First, the good news.
The Kansas Department of Revenue has cut several dozen employees, thus saving Kansas taxpayers almost $2 million a year.
The bad news is, some of these employees worked for the Department of Motor Vehicles, whose duties would soon be shifted to the counties. Along with the transfer of responsibility, the DMV has imposed a new, monstrous computer system.
Clerks in Johnson County are required to perform the functions at the DMV windows. The new computer system is much more cumbersome, causing long waits at those windows. To be clear, the registering of vehicles is a state function, but it is carried out by county employees.
Johnson County has found it necessary to hire 16 additional people at an estimated cost to our budget of $800,000 a year, in order to deal with the backlog caused by the new system.
And that’s just Johnson County. Other large counties throughout the state may have to add employees to handle the new, wonky computer system, resulting in intolerable waits to register vehicles or renew titles.
Johnson County asked the state to go back to the old system. Johnson County has asked the state to allow their informational technology personnel to take a behind-the-scenes look at the computer system. They were finally granted that request last week.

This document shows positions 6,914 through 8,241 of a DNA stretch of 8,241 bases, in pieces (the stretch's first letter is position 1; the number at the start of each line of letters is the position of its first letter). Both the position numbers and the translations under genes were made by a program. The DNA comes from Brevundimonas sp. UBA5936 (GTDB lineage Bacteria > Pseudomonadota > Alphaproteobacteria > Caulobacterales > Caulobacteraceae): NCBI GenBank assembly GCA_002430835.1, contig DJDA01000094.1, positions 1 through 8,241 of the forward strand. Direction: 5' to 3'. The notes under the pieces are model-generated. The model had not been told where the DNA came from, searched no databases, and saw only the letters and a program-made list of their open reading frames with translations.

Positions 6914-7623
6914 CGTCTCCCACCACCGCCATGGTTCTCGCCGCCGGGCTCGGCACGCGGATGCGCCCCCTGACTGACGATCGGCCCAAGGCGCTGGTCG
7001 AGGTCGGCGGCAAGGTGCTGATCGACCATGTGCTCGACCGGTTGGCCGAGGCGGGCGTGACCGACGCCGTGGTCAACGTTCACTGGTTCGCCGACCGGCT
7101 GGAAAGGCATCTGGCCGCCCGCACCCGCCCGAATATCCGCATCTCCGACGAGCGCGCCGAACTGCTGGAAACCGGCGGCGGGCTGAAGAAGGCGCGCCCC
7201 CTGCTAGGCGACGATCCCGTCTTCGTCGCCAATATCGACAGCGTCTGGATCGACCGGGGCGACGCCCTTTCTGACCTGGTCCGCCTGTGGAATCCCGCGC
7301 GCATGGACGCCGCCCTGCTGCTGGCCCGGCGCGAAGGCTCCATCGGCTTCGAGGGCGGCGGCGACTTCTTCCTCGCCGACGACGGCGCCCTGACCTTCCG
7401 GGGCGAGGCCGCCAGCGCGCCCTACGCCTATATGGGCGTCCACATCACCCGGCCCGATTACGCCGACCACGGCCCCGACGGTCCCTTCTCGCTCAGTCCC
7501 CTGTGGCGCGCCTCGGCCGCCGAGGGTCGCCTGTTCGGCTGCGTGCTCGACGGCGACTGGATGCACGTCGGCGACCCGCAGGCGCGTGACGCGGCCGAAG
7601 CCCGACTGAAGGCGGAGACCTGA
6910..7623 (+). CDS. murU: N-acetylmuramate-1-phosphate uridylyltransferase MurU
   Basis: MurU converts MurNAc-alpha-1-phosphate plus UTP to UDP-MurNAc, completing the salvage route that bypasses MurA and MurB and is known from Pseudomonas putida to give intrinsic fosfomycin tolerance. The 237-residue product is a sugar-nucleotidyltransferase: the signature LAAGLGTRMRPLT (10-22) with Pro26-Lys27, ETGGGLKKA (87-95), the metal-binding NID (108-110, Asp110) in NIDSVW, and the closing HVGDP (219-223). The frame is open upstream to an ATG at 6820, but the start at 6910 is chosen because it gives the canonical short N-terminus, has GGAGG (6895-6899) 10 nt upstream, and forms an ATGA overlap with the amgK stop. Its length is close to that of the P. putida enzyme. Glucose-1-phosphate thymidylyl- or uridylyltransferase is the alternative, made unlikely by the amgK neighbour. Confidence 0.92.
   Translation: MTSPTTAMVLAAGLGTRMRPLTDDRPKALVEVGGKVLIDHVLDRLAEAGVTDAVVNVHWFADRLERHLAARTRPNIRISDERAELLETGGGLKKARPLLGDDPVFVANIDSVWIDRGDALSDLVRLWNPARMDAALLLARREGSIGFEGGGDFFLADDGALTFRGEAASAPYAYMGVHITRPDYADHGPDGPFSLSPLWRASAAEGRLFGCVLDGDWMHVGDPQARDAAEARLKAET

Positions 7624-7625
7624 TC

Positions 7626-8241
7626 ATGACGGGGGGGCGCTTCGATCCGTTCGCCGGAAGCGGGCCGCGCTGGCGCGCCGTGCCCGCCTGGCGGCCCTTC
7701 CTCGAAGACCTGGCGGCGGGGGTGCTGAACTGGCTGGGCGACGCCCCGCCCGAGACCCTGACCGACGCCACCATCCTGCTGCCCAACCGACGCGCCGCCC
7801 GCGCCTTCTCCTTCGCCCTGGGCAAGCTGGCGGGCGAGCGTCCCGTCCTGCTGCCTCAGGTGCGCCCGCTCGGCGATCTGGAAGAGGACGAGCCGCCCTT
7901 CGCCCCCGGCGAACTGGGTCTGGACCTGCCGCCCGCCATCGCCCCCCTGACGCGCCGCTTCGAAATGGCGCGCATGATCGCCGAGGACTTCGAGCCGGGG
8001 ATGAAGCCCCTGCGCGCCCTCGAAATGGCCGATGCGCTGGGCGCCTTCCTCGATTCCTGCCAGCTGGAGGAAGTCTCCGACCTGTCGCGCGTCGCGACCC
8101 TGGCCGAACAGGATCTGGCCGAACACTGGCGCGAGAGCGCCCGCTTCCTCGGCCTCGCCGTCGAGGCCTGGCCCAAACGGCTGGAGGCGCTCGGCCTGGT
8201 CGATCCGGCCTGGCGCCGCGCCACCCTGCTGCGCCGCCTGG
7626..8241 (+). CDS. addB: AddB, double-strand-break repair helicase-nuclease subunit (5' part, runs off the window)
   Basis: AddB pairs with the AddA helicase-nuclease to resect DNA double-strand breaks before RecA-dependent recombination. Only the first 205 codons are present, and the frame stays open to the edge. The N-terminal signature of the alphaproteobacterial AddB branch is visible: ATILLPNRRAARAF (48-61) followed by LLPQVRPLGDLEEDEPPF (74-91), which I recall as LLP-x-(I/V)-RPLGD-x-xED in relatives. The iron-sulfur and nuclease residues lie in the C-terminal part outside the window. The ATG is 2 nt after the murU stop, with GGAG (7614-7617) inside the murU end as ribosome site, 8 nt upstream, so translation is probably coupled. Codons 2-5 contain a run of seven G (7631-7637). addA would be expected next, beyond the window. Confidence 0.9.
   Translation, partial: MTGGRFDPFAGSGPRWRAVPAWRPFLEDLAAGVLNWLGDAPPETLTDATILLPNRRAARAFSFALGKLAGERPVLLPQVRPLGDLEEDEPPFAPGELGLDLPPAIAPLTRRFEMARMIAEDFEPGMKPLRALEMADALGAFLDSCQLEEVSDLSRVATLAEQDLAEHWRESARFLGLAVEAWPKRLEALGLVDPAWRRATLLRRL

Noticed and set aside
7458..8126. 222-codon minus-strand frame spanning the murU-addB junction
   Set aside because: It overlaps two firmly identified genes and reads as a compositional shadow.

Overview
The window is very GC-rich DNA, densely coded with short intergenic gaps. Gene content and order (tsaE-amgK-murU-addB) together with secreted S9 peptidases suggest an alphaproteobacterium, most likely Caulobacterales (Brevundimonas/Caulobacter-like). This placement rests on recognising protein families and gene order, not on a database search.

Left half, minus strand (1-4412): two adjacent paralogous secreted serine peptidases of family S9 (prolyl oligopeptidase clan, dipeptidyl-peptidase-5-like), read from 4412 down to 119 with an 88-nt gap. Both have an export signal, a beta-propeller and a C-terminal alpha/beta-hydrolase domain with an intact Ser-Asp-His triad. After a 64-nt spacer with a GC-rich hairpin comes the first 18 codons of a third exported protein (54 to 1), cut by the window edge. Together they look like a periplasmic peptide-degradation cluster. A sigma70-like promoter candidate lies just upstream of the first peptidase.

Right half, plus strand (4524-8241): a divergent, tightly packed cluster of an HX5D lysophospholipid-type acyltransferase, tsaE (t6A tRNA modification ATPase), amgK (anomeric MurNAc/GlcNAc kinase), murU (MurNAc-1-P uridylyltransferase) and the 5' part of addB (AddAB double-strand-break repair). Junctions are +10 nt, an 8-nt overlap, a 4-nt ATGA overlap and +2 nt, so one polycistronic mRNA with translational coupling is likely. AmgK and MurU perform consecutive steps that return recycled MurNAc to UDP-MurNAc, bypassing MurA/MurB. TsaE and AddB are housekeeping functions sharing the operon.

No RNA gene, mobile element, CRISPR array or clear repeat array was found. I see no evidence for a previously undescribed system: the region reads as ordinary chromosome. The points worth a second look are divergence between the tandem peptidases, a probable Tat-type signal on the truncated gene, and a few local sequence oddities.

The infamous new computer system that has led to hours and hours of wait times to register vehicles is still not functioning correctly, months after it was first implemented.
This fiasco could have been avoided by extensive, real-time testing in large population counties before launching a statewide change.
What we should have learned from this last travesty is that the new computer system requires far more effort by each clerk, thus doubling their time in handling each client.
Now, it was not supposed to be this way, of course. But it is. And in addition, computer glitches — including total computer crashes — have just added to the misery.
That has spilled over to the county treasurer’s office, who is the agent for the state for vehicle new titles and renewal titles.
A call to the treasurer’s office, to their Department of Motor Vehicles, now takes about a half an hour to get an answer.
So, now, even our well-run, usually efficient county has become a Russian-type bureaucratic nightmare, all because of what the state has done.
The buck stops at Nick Jordan, the Kansas secretary of the Department of Revenue and a former state legislator from Johnson County, who oversees the DMV. He approved the new system, which was greatly flawed, and thrust it on the state without adequate experimentation and preparation.
The worst may not be over. This fall, the Drivers’ License bureaus will get a new statewide computer system. Ominously, we all have every right to be concerned that soon there will be hours-long waits to renew our driver’s license.
If the new computer changeover for the Drivers’ License bureaus ends up with the same kind of results, heads should roll, and that includes Jordan’s.
| Special to The Star